FRA announces billions in rail investment and revitalization of high-speed rail planning for Southeast Connecticut and Rhode Island

OLD LYME — Five years after the Federal Railroad Administration abandoned the idea of ​​a high-speed rail bypass between Old Saybrook and Kenyon, RI, in the face of near-unanimous opposition across the region, the federal agency announced today that it would be reviving a key study that included a once and for all establish a route for rail service between New Haven and Providence.

By law, the completion of the New Haven to Providence Capacity Planning Study is a prerequisite for any investment to increase rail capacity in the region and must consider solutions on and off the corridor connecting New Haven to Providence.

The study was part of a biannual Northeast Corridor Project Inventory announced Wednesday that identifies $24 billion in priority projects along the busy rail corridor between Washington, DC and Boston and billions of dollars in potential investment in projects in Connecticut, including the replacement, provides Cos Cob, Devon, Saugatuck and Connecticut River bridges and a new train station for Hartford.

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The study is expected to start in November this year.

The Study Scope for the New Haven to Providence Capacity Planning Study, Including a 2017 Mandatory Federal Decision Report (Source: FRA)

Asked for comment, Senator Richard Blumenthal said the Infrastructure Investments and Jobs Act would provide more than $20 billion in funding for upgrading the Northeast Corridor.

“The Northeast Corridor is the engine that drives our state’s economy. The Federal Railroad Administration has gone a step further to unlock access to $24 billion in infrastructure funding that could be used to provide Connecticut residents with faster, safer rail services,” Blumenthal said.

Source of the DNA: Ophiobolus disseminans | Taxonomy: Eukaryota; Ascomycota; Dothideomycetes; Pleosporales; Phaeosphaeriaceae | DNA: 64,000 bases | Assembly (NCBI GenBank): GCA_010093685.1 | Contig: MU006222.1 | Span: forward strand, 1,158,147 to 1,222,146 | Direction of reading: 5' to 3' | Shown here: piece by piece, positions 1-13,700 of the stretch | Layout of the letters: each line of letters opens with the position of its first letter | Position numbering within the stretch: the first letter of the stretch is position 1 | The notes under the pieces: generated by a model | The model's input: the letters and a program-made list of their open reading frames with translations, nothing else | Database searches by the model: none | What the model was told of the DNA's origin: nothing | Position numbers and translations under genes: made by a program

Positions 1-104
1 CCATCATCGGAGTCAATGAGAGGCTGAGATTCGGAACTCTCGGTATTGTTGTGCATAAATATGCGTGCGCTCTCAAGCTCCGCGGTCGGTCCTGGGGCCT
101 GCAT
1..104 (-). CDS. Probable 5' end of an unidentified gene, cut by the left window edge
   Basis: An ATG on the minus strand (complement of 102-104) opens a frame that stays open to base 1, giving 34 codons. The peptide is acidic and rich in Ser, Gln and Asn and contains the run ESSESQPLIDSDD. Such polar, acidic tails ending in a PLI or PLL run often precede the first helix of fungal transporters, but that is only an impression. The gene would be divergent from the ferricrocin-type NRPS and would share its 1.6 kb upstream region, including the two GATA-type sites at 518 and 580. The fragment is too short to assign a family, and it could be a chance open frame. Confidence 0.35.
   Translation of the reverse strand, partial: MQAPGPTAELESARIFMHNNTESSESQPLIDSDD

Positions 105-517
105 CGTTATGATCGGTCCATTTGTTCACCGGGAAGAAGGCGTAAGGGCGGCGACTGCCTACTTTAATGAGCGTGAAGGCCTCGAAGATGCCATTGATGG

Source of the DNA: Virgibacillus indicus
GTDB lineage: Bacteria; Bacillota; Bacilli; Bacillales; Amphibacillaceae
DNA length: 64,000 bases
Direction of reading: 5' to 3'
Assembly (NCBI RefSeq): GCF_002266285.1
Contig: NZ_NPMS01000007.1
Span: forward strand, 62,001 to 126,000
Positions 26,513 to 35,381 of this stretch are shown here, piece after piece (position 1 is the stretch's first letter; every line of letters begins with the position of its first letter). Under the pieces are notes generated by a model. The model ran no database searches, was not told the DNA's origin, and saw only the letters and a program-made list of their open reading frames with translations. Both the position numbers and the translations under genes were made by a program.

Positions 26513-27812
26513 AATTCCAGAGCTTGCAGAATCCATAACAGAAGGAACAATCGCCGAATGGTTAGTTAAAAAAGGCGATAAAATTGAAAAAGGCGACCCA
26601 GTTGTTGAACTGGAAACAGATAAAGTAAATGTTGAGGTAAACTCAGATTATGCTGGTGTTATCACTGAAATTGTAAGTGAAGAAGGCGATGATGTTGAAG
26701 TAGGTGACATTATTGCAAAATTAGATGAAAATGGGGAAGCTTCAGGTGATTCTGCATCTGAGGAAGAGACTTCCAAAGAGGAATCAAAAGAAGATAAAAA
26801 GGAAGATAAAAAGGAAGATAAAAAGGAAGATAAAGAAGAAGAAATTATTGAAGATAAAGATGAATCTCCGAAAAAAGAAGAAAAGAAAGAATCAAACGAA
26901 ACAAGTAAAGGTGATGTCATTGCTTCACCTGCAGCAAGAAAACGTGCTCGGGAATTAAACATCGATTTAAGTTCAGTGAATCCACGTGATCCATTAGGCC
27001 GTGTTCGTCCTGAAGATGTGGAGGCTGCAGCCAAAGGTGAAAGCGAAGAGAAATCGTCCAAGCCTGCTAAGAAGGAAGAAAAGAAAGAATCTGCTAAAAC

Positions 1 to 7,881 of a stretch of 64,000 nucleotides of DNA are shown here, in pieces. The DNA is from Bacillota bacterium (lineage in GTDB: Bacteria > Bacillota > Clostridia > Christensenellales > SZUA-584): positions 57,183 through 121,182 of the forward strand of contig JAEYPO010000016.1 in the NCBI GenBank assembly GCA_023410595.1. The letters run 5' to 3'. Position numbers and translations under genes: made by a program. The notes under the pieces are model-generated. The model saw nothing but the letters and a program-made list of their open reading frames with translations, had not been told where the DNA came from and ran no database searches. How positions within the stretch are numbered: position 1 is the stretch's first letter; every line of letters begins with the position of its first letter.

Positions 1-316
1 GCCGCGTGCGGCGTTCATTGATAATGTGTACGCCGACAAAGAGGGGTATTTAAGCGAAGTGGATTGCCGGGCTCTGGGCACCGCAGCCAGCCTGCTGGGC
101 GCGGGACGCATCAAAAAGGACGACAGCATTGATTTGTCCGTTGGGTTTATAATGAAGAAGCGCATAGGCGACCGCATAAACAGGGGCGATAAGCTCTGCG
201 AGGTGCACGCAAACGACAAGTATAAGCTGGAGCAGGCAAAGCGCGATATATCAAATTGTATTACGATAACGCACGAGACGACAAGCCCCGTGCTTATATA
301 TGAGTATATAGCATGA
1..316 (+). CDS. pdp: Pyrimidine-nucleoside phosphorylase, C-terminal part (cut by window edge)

Senator Chris Murphy hailed the announcement as a “huge step forward” in ongoing efforts to reduce travel times and make the rail system more efficient.

“Thanks to the bipartisan infrastructure bill, we now have a strategy for how best to improve the NEC over the next 5 years that maximizes every single taxpayer dollar and ensures we have a plan to see these projects through to completion,” Murphy said said in a statement.

But in Old Lyme, the city that once sparked opposition to the original plan after not knowing the likely impact, city leaders seem to have been left out of the loop once again.

Reached by phone on Wednesday, Old Lyme First Selectman Tim Griswold said he had heard nothing.

“We have not received any direct calls from the DOT regarding the study,” he told CT Examiner.

Sam Gold, the executive director of RiverCOG, the regional planning agency tasked with coordinating state and federal transportation planning in the region, told CT Examiner he was similarly surprised.

“We haven’t heard anything about that,” Gold said. “This was a big mistake in previous FRA studies – they didn’t reach out to local authorities directly, or if they did, it was very late in the process. And so they could have managed their project better through better communication with the municipalities.”

A 2017 news report by Ana Radelat for CT Mirror quoted FRA project leader Rebecca Reyes-Alicia as saying that the study would provide a “healthy process” for determining rail traffic through eastern Connecticut and that “there was no Consensus” regarding the proposed Kenyon on the Old Saybrook Bypass.

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